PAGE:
“An appointment has been arranged….” yes, yes, surely those road works to improve access to the north of the city had finished? There was some progress but like me there was still work to be done. Whereas the City Council was dealing with tarmac I felt I was dealing with silicon with more than of a hint of concrete and iron.
With a skin sparing mastectomy the removed breast tissue is weighed and an implant of a similar weight is inserted but the density is greater which means that if feels very different. I don’t know if the removed boob is taken to pathology like jelly on a plate or just slung into a tupperware tub – I was asleep for this bit. I didn’t get to choose the implant either… just as well really as a Geographer we deal with contour lines and drumlins neither use silicon.
Back to the impossible car park, past a new gang vaping under the no smoking sign, through the concourse and up the stairs to sign into the Primrose Clinic. Although I was in my school uniform (badge, lanyard, school bag) I no longer felt I needed the “armour” as I was a “NED” no evidence of disease impatient patient. Nick and I were invited into the office to meet Mr X. I had brought the BRAPAS guide to reconstructive surgery with me (BRAPAS GUIDE PDF) I’d read through it, highlighted bits and added post it notes. Mr X and the lovely plastics Breast Care Nurse laughed as I got this out of my bag as they’d wondered what I’d bring to this consultation. Before I could talk them through this though I said I had something very important to show them.
I kicked off my shoes, handed Nick my jacket and demonstrated two different types of plank – plank a) high plank – arms out straight, weight forward and core tucked in and plank b) left arm boxed out, right arm bent and resting on elbow and then I showed them a few dips. I knew I could do this as I’d done it at Barre. The response was – great, super, we can see you are very strong.. sit on the chair please.
I only had one question…. what would they recommend from the menu offered in the BRAPAS guide?
The DIEP flap, as observed on the BBC 2 programme, is considered the gold standard of breast reconstruction. To see if I could go for gold it was the old routine.. top off, bra off, but this time could I stand up please as Mr X had to sit in front of me and assess my tummy. I wasn’t allowed to put my arms and hands way up in the air, stand on tip toes of breathe in to make my tummy look smaller – nope, it was just stand there and have old jelly belly prodded to see if there was enough material for a new boob… or two, subject to blood vessels being suitable.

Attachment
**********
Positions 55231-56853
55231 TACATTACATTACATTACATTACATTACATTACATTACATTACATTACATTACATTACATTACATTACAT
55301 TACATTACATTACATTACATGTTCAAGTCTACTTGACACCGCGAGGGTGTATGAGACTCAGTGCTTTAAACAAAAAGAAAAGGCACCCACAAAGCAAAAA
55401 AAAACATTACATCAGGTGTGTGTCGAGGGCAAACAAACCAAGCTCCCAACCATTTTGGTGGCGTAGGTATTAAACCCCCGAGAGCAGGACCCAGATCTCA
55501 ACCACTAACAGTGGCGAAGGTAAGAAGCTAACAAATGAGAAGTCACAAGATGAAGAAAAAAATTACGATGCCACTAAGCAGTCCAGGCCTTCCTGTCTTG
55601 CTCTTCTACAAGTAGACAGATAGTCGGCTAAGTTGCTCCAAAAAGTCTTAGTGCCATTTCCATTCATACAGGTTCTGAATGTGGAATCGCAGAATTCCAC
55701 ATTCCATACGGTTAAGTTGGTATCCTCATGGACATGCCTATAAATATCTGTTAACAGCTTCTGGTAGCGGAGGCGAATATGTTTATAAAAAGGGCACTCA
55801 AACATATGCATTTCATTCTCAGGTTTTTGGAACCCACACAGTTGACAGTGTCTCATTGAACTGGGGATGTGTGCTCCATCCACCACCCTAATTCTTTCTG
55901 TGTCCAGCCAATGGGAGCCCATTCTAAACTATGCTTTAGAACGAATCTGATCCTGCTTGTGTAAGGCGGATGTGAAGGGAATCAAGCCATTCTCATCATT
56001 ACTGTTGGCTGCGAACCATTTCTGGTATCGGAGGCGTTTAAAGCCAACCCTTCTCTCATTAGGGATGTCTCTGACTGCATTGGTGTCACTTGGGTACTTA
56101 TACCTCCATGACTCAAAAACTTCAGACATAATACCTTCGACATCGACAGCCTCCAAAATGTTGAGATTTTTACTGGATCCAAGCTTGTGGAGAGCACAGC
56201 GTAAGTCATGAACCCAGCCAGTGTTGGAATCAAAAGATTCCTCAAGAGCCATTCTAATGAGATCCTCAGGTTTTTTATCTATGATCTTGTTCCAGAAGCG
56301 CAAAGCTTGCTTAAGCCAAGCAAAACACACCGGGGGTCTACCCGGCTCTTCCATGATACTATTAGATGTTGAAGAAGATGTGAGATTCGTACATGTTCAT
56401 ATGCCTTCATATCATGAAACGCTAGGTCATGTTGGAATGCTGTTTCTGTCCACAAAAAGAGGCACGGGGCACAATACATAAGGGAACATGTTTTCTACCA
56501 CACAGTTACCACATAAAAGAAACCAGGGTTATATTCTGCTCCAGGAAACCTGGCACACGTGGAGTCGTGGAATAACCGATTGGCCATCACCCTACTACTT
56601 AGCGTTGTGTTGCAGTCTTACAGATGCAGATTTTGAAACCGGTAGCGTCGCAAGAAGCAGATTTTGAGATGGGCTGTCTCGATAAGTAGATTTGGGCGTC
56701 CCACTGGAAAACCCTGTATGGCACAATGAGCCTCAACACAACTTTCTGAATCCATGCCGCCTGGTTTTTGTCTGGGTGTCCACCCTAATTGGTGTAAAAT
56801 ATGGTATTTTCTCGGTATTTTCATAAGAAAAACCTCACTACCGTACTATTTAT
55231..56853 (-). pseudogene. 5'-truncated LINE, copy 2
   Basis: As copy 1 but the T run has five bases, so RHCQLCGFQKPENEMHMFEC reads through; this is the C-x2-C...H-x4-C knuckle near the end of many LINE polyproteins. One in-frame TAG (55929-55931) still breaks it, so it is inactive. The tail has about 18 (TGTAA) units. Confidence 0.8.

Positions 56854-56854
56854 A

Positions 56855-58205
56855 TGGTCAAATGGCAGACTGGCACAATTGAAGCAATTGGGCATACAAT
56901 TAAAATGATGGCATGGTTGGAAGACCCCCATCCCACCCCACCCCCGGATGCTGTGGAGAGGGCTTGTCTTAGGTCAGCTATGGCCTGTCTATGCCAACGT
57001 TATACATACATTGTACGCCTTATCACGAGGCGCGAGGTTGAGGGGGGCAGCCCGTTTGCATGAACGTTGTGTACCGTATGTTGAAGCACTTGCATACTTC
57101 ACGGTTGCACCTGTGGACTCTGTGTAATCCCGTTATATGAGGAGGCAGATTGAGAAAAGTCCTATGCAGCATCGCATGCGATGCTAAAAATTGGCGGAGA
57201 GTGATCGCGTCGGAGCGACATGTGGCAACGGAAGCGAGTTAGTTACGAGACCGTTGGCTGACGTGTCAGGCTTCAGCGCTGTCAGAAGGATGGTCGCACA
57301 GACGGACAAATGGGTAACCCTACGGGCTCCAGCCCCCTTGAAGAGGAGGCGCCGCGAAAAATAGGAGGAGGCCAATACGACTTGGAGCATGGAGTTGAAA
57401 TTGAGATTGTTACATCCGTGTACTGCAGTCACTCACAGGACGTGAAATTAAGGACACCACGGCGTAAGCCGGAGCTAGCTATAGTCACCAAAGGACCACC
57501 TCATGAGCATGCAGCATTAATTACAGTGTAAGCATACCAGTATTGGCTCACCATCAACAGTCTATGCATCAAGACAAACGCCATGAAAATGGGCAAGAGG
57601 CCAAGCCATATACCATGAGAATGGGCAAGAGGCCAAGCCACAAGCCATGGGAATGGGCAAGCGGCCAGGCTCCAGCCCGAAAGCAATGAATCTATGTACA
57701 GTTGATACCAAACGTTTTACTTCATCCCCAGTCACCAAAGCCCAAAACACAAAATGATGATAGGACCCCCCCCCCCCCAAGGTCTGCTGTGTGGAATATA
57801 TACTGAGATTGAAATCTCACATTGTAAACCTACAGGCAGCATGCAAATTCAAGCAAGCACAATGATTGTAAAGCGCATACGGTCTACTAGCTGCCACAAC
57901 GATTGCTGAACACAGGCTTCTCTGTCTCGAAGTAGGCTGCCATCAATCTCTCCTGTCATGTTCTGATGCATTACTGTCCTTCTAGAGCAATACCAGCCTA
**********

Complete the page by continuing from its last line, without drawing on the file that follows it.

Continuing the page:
I had done some more research and read a few academic papers on the pros and cons of a risk reducing mastectomy on my one good boob. The overwhelming evidence suggests that with the use of hormone/endocrine therapy the cancer was unlikely to manifest in the good boob…. if it were to return then my bones, liver or brain would most likely be the preferred option for these heinous cells. I think, I’m almost sure that removing the no evidence of disease boob is the wrong thing to do… but there is just a tiny voice which scuppers the evidence and says “yes but… the tissue is the same, the milk lobes were the source of the original cancer..” which is usually heard about 3am.
Tip: You don’t have to do a plank or any other form of exercise during a consultation, many patients and most consultants would prefer it if you just took a seat but they must have more patience than me.
Tip: Difficult as it may be try to live in the “now” and don’t think what if ….. unless a secondary cancer diagnosis becomes a reality.